“But it has to be here! It has to be! Look!” I jab angrily at the map, “PH which means public house”
“The maps old, it probably closed down years ago”
At this point we were hobbling and extremely exasperated by thirst and hunger. The meager meals left in our packs not worthy to be eaten. Our dreams of plates piled high with steaming food were at an end. My choice had been a bulging tuna sandwich with melted cheese oozing out the sides with salad and chips followed by a hot golden syrup steamed pudding and custard accompanied by a sugary cider or coke. My mouth watered at the prospect as it disappeared into thin air before my eyes. Joe’s choice of grub had been a steak and Ale pie with all the trimmings and a lovely smooth ale to top it off nicely. It was getting dark and we wandered the hamlet aimlessly and deflated.
After searching every corner of the village we eventually came to rest at the train station. It had public toilets and a weather worn wooden bench. I filled our water bottles up in the bathroom using those button operated hole-in-the-wall sinks which 3 options for water, soap and air. It took a while to fill our bottles and platypuses but I’m glad I took that moment in time to hobble back and forth between the toilet block as they automatically locked themselves at 8pm. If I had known they were going to that I would have locked myself inside, be it a toilet it had some form of heating. I don’t know how exactly but it was warm in there.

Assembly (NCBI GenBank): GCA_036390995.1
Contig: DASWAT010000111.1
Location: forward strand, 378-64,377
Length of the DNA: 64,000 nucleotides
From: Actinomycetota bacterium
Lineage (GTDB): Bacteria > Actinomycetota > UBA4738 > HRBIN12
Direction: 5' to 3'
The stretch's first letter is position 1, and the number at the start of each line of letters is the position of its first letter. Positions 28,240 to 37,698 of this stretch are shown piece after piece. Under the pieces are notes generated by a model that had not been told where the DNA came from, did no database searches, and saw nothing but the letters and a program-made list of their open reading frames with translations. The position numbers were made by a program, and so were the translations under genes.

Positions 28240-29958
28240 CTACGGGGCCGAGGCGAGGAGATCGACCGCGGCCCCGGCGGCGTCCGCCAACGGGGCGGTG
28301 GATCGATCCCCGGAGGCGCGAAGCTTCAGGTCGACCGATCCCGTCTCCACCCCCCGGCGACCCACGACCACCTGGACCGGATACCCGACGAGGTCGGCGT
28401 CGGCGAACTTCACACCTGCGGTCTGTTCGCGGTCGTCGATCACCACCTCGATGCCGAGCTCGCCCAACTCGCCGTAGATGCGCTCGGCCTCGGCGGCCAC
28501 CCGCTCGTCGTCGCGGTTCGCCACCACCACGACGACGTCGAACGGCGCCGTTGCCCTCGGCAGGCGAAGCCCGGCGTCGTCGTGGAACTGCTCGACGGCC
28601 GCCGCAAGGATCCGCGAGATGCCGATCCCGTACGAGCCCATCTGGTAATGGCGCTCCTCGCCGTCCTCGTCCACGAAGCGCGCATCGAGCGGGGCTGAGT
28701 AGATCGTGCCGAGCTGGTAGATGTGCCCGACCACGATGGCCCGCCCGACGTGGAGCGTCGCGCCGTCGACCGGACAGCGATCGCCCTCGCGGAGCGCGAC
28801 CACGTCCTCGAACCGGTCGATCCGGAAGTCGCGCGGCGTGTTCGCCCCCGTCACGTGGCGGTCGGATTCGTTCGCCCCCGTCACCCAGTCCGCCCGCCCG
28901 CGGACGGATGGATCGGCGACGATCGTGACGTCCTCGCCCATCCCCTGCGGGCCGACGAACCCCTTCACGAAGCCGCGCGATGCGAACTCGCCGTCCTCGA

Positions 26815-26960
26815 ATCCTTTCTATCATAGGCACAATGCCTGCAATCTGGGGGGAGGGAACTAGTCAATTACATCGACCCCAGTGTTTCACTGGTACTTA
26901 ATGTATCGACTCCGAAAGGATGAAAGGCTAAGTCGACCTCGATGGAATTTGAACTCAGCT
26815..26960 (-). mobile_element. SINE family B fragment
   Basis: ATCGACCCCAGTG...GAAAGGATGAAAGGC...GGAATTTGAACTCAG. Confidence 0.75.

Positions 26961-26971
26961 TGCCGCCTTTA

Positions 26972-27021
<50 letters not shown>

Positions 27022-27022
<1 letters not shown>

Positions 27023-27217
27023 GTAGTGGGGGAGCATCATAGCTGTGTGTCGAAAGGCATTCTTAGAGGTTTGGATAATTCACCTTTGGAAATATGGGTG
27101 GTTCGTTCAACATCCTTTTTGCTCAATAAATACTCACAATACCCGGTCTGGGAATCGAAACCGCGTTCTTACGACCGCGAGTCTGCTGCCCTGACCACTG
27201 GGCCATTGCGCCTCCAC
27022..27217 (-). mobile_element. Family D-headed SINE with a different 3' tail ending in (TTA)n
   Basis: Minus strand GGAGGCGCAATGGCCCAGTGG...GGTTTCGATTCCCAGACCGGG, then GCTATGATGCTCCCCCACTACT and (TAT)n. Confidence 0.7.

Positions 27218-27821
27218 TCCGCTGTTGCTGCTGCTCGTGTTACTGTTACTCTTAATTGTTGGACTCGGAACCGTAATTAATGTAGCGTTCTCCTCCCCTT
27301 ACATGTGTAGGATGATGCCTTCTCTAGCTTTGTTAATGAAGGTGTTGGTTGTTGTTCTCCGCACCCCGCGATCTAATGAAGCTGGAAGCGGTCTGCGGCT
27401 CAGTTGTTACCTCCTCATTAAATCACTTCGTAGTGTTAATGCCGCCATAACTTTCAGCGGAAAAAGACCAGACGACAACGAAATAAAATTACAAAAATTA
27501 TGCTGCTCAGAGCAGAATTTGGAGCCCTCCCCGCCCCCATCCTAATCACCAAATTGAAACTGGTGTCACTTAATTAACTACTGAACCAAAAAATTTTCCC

Regardless of the toilets self barricading themselves from any night time visitors I was relieved to have some form of water. We boiled up our last 2 packets of noodles, the cheap ramen floating in the powdery mixture, swirling from the heat. It tasted so good even though it was pretty dismal comparison to the pub food we had originally envisioned. In the growing twilight we had to pitch our tent somewhere and were well aware that that was not going to be easy in the village center next to the trail station. We devoured our meal with ease still hungry and opted for the sparse woodland behind the train station. The ground wasn’t exactly flat and we cleared as much as we could but gave up and pitched the tent which was a messy affair. By 10pm we were sleeping and exhausted. My legs ached from the miles we traverse today and prevented me from sleeping. We watched as headlights drove around us pausing for apparently no reason making us hold our breath before driving off and leaving us in darkness. The wind circled the tent, running around the trees surrounding us sounding like heavy traffic. Somewhere nearby an owl hooted. The tent is a dark blue but still not exactly discreet. We eventually fell asleep but the deep restful sleep we needed eluded us and when we woke it felt like only a few hours had passed.